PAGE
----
The movie is pretty well set up and paid off, which is a nod more to the story structure than the script itself. The movie gives us a conduit in the person of agent Rhodes, who is learning the art of magic as we do; it also has an expert in Morgan Freeman’s character, who can explain things to Rhodes (and us) while being separate from the magicians Rhodes is after. Some of the pleasure comes from watching the Horsemen pull off their stunts, but most of it comes from having them explained. The explanations are mainly satisfactory, at least good enough not to insult us, although some of the technology the group uses doesn’t exist and all the material they use would leave a record and require funds and space the movie doesn’t explain, but these are minor things; further, while the New Orleans trick was impressive, I don’t think the Feds let people keep money that has been stolen and gifted to you. Most important, as the movie draws to a close, I had no idea where it was going. Of course, producing an unexpected outcome is not what’s hard; the trick is fooling us while maintaining story logic. The movie did its groundwork by training the audience to trust nothing, but a good twist requires more than the unexpected; it must be an unforeseen revelation that is also narratively satisfying. Now You See Me pulls it off.

Where the script and the movie fail is in the finer points. While the experience is exhilarating in the moment, it’s temporary because the movie never penetrates deeper than its slick facade. See, the Four Horsemen all have names and individual skills, but I decided not to list them because they are irrelevant; they never become characters, just people doing things. Since it’s ludicrous anyway to think that only four people could do all the amazing things the Horsemen do, the movie would have been better served if there were just one magician who we could get to know and try to understand. And it isn’t because they are magicians that they remain mysterious; plenty of movies like Catch Me If You Can (2002) or The Sting (1973) have protagonists who are both untrustworthy and fully realized characters, and the Ocean’s Eleven movies find a way to give the myriad characters distinct personalities. The Four Horsemen are just poorly written. The cops are a little better, but mainly the characters say and do things not out of any motivation as humans but as actors in the plot, to keep the train moving toward the conclusion, which subsequently suffers.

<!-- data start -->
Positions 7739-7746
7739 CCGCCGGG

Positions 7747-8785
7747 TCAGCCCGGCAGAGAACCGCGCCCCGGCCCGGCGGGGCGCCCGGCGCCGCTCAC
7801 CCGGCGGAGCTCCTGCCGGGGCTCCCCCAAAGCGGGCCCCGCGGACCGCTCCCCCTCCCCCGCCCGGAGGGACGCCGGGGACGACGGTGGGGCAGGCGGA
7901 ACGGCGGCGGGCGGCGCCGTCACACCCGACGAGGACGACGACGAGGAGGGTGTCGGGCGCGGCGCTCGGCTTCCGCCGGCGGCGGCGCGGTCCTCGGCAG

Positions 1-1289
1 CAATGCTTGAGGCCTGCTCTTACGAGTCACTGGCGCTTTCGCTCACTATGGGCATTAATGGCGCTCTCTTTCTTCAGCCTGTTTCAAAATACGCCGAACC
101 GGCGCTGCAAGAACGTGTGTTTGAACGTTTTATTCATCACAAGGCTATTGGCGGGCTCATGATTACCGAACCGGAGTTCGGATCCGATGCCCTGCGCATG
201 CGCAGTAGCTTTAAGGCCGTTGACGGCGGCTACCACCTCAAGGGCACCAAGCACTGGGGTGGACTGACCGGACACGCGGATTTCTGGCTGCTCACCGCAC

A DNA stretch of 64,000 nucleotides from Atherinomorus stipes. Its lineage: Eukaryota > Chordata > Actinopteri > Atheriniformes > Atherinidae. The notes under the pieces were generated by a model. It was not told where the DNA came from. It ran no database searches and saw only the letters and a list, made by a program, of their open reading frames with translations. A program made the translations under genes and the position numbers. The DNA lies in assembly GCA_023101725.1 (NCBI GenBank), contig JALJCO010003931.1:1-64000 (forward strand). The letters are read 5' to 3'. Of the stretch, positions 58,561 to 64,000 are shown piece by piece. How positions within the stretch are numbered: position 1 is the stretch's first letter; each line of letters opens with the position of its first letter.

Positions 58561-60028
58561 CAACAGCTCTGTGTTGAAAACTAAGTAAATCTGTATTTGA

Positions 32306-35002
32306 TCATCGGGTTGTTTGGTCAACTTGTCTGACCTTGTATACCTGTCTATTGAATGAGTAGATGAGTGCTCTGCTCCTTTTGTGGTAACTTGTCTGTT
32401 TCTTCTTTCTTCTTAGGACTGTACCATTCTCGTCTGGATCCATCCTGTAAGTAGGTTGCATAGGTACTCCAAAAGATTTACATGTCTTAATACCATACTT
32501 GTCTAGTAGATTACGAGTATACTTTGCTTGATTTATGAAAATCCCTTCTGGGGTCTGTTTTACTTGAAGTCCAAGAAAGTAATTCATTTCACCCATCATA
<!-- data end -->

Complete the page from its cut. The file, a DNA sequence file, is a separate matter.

Further, the filmmaking by director Louis Leterrier is too frenetic, with a nonstop camera capturing the action from extreme angles at all times. The energy is admirable (the editing is paced within an inch of its life), but it doesn’t add anything; it’s just busy noise. Is that appropriate for a movie about the art of deception? Perhaps, but it’s also distracting in a movie in which the onus is on the audience to pay attention.

Ultimately, however, I did pay attention and I’m happy I did. The movie’s greatest strength is its confidence; it believes in all that it’s doing, and it’s just competent enough for you to buy it too. Now You See Me isn’t a perfect film; in fact, it has more problems than any number of more accomplished but less entertaining movies. But there’s some poetry in it, though I doubt it’s intentional. If the requirement of a good magic trick is a willing suspension of disbelief, then the requirement for enjoying Now You See Me is the willing suspension of the strictest scrutiny. There’s more than enough here to reward that.